Naturally, this is the person you want leading the biggest, most complicated information technology project in US government history, involving a full takeover of 16% of the nation’s economy. For that, my friends, only the best will do:
Obama administration Health and Human Services Secretary Kathleen Sebelius’ failure at designing websites to provide government services began during her term as governor of Kansas, long before the Obamacare website debacle, Kansas political insiders told The Daily Caller.
Sebelius oversaw numerous costly and disastrous government website projects during her six-year governorship (2003-2009), including a failed update of the Department of Labor’s program to provide unemployment pay and other services and similar updates pertaining to the Department of Administration and the state’s Department of Motor Vehicles (DMV) services.
The Department of Labor’s overhaul of its computer programs was a notable boondoggle, according to 14-year former Kansas state senator and former state Labor Secretary Karin Brownlee.
“In the Kansas Senate, I chaired the Commerce committee. We had oversight over the Department of Labor. For years, we watched as the Department of Labor under Sebelius worked on that computer program. After seven years and $50 million, something should work,” Brownlee told TheDC.
“In Kansas if you have a 40 or 50 million dollar project, that’s a lot of money,” Brownlee said, noting that the Labor Department project was funded by federal money while other Sebelius website projects sucked up state taxpayer dollars. “They started and stopped that project with at least 3 different major contractors.”
When Brownlee was appointed to head the state’s Department of Labor under new Republican governor Sam Brownback in 2011, she was tasked with cleaning up Sebelius’ technical mess.
Read the article for several example of Sebelius’s managerial incompetence. This line, though, poses a very good question:
“We pretty much expected HealthCare.gov to fail, because she has a pattern of failing on these big initiatives. We thought that was why she was not nominated originally,” Schwab said.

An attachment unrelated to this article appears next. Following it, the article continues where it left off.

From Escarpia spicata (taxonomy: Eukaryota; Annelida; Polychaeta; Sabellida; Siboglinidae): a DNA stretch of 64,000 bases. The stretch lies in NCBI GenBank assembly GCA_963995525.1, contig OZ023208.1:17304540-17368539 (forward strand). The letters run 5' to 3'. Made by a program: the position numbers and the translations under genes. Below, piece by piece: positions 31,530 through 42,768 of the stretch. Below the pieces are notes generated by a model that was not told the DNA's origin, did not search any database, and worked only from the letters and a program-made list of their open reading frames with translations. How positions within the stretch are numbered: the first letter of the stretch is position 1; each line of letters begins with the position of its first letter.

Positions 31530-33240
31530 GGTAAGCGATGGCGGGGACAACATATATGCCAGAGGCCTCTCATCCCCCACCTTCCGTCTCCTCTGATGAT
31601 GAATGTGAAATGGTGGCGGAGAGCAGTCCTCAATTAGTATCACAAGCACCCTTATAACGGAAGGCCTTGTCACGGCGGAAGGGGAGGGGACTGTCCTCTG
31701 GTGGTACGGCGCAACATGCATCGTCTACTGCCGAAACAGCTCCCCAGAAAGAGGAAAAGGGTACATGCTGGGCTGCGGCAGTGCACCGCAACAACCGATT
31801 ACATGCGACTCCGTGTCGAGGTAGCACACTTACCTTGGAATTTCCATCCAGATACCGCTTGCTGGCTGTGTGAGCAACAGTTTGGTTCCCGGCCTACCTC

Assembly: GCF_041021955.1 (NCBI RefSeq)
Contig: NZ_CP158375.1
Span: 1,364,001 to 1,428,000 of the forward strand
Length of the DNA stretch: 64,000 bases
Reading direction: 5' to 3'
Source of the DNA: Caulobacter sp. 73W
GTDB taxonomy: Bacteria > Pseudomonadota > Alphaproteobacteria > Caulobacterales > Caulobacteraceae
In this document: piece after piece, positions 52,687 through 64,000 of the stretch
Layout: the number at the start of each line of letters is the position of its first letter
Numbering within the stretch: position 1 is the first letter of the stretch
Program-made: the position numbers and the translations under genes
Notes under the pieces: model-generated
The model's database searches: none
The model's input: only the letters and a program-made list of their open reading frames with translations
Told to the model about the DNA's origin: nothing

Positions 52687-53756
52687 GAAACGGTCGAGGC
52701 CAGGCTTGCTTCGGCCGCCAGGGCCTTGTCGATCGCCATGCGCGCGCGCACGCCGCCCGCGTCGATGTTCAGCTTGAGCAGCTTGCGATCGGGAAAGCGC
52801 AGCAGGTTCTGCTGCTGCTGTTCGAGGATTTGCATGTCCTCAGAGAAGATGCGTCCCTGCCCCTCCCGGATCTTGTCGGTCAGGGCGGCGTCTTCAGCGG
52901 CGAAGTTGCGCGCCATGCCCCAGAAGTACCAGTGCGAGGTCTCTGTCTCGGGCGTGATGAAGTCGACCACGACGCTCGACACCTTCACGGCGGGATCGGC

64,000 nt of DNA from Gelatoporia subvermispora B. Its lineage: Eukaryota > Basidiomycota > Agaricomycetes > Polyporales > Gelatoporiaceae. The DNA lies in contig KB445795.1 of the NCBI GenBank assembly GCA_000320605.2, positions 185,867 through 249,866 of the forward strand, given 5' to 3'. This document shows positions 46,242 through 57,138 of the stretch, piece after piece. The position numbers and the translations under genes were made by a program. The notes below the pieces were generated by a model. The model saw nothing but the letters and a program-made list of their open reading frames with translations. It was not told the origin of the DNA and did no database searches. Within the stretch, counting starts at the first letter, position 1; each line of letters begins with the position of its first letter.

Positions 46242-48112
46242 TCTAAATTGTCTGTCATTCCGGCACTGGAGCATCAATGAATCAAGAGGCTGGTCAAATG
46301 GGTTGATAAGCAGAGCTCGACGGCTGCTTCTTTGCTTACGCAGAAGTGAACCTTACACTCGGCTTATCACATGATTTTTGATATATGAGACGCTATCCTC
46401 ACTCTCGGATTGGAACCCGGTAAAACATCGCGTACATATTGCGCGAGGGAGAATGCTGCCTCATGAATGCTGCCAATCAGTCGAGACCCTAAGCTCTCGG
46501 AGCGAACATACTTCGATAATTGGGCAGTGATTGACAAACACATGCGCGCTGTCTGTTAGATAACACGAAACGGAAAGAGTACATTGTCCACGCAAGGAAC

In other words, why did the administration hire someone with such a miserable performance record in just these kinds of projects?
Perhaps we shouldn’t wonder, though. Obama’s first nominee for HHS Secretary, former Senator Tom Daschle (D-SD), had to withdraw from consideration under pressure of ethics and tax questions. And who can forget “Turbo-Tax” Timothy Geithner, whose nomination for Treasury Secretary was almost derailed by questions of tax evasion… until he convinced people he was just too dumb to work a simple tax program right.
Vetting is obviously not the President’s strong suit. After all, no one ever asked any tough questions about his background and qualifications (in either election), so why should he do the same for his own nominees? In fact, this excerpt from The New York Times via The Federalist makes one wonder if he was ever really interested in doing the job at all:
Even as the debate about arming the rebels took on a new urgency, Mr. Obama rarely voiced strong opinions during senior staff meetings. But current and former officials said his body language was telling: he often appeared impatient or disengaged while listening to the debate, sometimes scrolling through messages on his BlackBerry or slouching and chewing gum. In private conversations with aides, Mr. Obama described Syria as one of those hellish problems every president faces, where the risks are endless and all the options are bad.
That was in reference to Syria this last summer, which had turned into a genuine crisis for the administration. But we know Obama isn’t really interested in foreign affairs, except for the occasional apology tour. But Obamacare is his baby, the thing he’s most likely to be remembered for in the history books. It’s his New Deal, his Great Society, the great liberal project. Wouldn’t he want to be danged sure the person he put in charge was qualified to carry it out?
In real life, I manage a small staff. I hire, train, evaluate, and, if needed, get rid of each of them. We have a job to do, and seeing that they do their job right is part my job. And I am judged in part on how well my staff does their jobs. The same can be said of any boss, any manager, any…. Chief Executive.
Shouldn’t President Obama be held to that same standard?
(Crossposted at Sister Toldjah)